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Experts reveal what the winter will bring for the Ukraine war – and why Putin will be banking on Trump

Any significant changes now likely to take place off the battlefield, with ‘Putin banking almost everything on a Trump return’, analysts say

Andy Gregory
Thursday 19 October 2023 06:30 BST
Biden insists US can back two wars at the same time in Israel and Ukraine

The Ukraine war may remain a “stalemate” throughout 2024, military experts have told The Independent, as hopes fade for a major breakthrough in this year’s counteroffensive against Russia.

Delays in Western military aid handed Moscow time to build heavily fortified defences which have largely held up against months of intense assaults – and constraints in ammunition and weaponry now mean both armies may struggle to sustain the current pace of the war, some analysts believe.

With the prospect of a Middle East conflict likely to further stretch Washington – Ukraine’s largest backer – ahead of a US presidential election in November 2024, Vladimir Putin’s strategy may now be to preserve the current state of the front line and “wait it out”, Western experts say.

Servicemen load a NSV machine gun during training manoeuvres in Kyiv (EPA/Oleg Petrasyuk)

With just weeks likely left before seasonal weather changes dampen offensive efforts in Ukraine, Dr Patrick Bury of the University of Bath said: “There hasn’t been a breakthrough, there’s been tactical gains, low-level operational gains – but not strategic.”

“What this summer has shown is that [Ukraine] can fight at company level [of around 100 soldiers] but when you go the next level up to the battalion, they just don’t really have the coordinated experience to fight with all the moving parts”, said Dr Bury, a former Nato analyst and British Army captain.

While the US is due to start providing F-16 fighter jets next year, the sophistication of the Russian air force means Ukraine will still struggle to achieve air superiority, “and you need air superiority really to be able to free up the chance of large-scale manoeuvre”, he added.

Therefore “unless there’s significant widespread packages of training, new weapons and equipment”, Dr Bury said, “it’s looking like 2024 is a bit of a stalemate” – with any significant shifts instead likely to take place off the battlefield.

Agreeing that “we’re [already] seeing a stalemate now”, Dr Frank Ledwidge – a former military intelligence officer, now at the University of Portsmouth – questioned “whether any tactics would have worked against defenders who [Ukraine] didn’t outnumber three to one”.

A Ukrainian soldier in his position in Avdiivka, Donetsk (AP Photo/Libkos)

“In the most basic military algorithms, you need an attack ratio of three [troops] to one, and the Ukrainians don’t have anything like that,” he said. “So barring any significant change in that force ratio there’s no reason really now to assume that future operations will be any different.”

Warning that there are “no game changers”, including F-16s, Dr Ledwidge likened the situation to the Western Front in 1917, adding: “Breakthroughs were made eventually in the First World War, but only when the Americans came in with two million soldiers.”

He added: “Unless somebody has the moral courage to say, ‘Ukraine is highly unlikely to retake all its land’, then this will go on.”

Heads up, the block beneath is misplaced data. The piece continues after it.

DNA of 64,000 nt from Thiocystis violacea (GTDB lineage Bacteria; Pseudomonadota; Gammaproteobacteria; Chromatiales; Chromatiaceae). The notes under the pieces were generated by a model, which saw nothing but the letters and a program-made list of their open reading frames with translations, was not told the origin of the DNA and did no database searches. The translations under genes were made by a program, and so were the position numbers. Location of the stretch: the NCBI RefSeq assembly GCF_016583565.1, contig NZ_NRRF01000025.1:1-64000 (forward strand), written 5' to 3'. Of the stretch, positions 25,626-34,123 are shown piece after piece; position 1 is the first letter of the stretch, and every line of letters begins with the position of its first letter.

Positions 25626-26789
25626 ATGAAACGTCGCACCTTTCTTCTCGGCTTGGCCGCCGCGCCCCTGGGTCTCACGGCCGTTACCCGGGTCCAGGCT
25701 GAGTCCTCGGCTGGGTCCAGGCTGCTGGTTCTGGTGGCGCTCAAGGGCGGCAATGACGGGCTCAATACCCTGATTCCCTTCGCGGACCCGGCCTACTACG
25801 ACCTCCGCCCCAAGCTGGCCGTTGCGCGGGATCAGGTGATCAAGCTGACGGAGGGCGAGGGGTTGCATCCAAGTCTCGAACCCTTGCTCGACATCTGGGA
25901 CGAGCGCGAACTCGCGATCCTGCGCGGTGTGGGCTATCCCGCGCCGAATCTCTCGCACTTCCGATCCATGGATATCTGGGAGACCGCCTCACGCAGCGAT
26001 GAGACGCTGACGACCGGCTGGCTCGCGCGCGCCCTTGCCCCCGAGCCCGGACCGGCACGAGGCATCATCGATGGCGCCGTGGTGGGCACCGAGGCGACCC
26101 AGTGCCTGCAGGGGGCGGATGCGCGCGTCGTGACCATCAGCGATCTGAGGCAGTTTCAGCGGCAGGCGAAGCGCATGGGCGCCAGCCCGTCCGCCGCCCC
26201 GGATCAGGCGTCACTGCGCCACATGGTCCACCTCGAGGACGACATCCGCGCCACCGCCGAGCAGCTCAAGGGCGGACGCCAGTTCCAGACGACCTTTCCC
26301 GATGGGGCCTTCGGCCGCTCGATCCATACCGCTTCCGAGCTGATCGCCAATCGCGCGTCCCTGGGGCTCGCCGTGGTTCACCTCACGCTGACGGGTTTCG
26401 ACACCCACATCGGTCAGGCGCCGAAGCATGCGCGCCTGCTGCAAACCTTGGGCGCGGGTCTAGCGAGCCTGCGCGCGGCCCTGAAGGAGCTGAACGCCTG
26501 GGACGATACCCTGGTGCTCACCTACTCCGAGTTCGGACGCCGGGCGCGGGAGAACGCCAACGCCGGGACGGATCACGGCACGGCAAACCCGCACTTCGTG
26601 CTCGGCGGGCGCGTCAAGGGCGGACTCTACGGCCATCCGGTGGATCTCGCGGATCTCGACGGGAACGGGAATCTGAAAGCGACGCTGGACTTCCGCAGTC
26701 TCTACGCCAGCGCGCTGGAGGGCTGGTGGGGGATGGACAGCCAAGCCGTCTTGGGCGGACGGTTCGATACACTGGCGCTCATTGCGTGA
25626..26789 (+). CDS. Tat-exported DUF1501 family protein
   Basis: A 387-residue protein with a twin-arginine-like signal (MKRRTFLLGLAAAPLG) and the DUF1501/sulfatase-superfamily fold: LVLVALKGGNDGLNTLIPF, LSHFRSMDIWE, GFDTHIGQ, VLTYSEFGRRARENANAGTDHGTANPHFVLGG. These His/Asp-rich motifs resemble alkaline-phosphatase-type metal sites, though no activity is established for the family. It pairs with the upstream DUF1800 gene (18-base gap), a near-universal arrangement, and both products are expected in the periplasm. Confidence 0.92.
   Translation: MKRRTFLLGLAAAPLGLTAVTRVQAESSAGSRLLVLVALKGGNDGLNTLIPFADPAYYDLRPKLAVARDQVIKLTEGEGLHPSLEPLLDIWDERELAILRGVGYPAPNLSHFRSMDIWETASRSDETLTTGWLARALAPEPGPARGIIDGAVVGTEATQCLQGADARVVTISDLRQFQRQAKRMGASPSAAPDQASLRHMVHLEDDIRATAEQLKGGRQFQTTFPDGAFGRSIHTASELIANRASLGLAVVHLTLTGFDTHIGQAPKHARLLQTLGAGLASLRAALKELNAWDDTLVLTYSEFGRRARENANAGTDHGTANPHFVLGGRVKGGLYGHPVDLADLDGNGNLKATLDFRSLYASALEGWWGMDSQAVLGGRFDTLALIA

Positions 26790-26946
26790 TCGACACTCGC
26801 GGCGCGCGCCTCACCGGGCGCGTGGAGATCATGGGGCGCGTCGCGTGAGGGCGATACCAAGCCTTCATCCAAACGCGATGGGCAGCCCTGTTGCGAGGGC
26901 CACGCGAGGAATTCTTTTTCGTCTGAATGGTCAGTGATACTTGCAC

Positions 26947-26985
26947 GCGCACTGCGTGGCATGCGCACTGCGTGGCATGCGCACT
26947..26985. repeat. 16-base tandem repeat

James Nixey, director of the Chatham House think tank’s Russia and Eurasia programme, said: “It does seem as though we’re heading towards a battle for Crimea.”

While noting that Russia is “going all-in” by putting its economy and society “on a near at total war footing”, which may help address ammunition shortages, Mr Nixey said he agreed that significant changes to the situation in Ukraine will now likely “happen off-field”.

“Putin is banking almost everything on a Trump return,” he said, adding that the conflict emerging in Gaza and Israel – and threatening to become a wider Middle East conflict drawing in Hezbollah and Iran – means that “attention, resources and funding will be diverted now” from Ukraine.

‘Putin is banking almost everything on a Trump return’ (Getty)

“While it’s true that the US army prepares for two simultaneous separate wars, the reality is that the pie is likely to be smaller – even if Ukraine funding is tagged onto an Israel assistance bid,” said Mr Nixey.

US president Joe Biden, who recently suffered a setback in securing Congress’s approval for Ukraine aid, rejected that prospect this week, telling CBS News: “We’re the United States of America, for God’s sake. The most powerful nation in the history of the world.

“We can take care of both of these and still maintain our overall international defence. We have the capacity to do this and we have an obligation … If we don’t, who does?”

But agreeing that a second conflict has “certainly got the potential for stretching the US”, Dr Bury and Dr Ledwidge both believe a military stalemate in Ukraine is therefore “very satisfactory” to the Russian president.

Israel is preparing to mount a ground offensive in Gaza after Hamas militants broke through the border and massacred hundreds of Israelis (Ariel Schalit/AP)

“Putin’s strategy is just to wait it out,” said Dr Bury. “Putin’s played a masterstroke here – he’s basically used a nuclear threat to slow down and salami-slice the aid to Ukraine. That’s the effect it’s had.”

“Those threats were enough to make the Biden administration and the Germans very wary” of supplying F-16s, tanks and long-range weaponry, he noted, adding: “We got there in the end, but it took time.

“And that, it turned out, gave Russia time to build very good defensive lines and make their problem easier and the Ukrainians’ much harder.”

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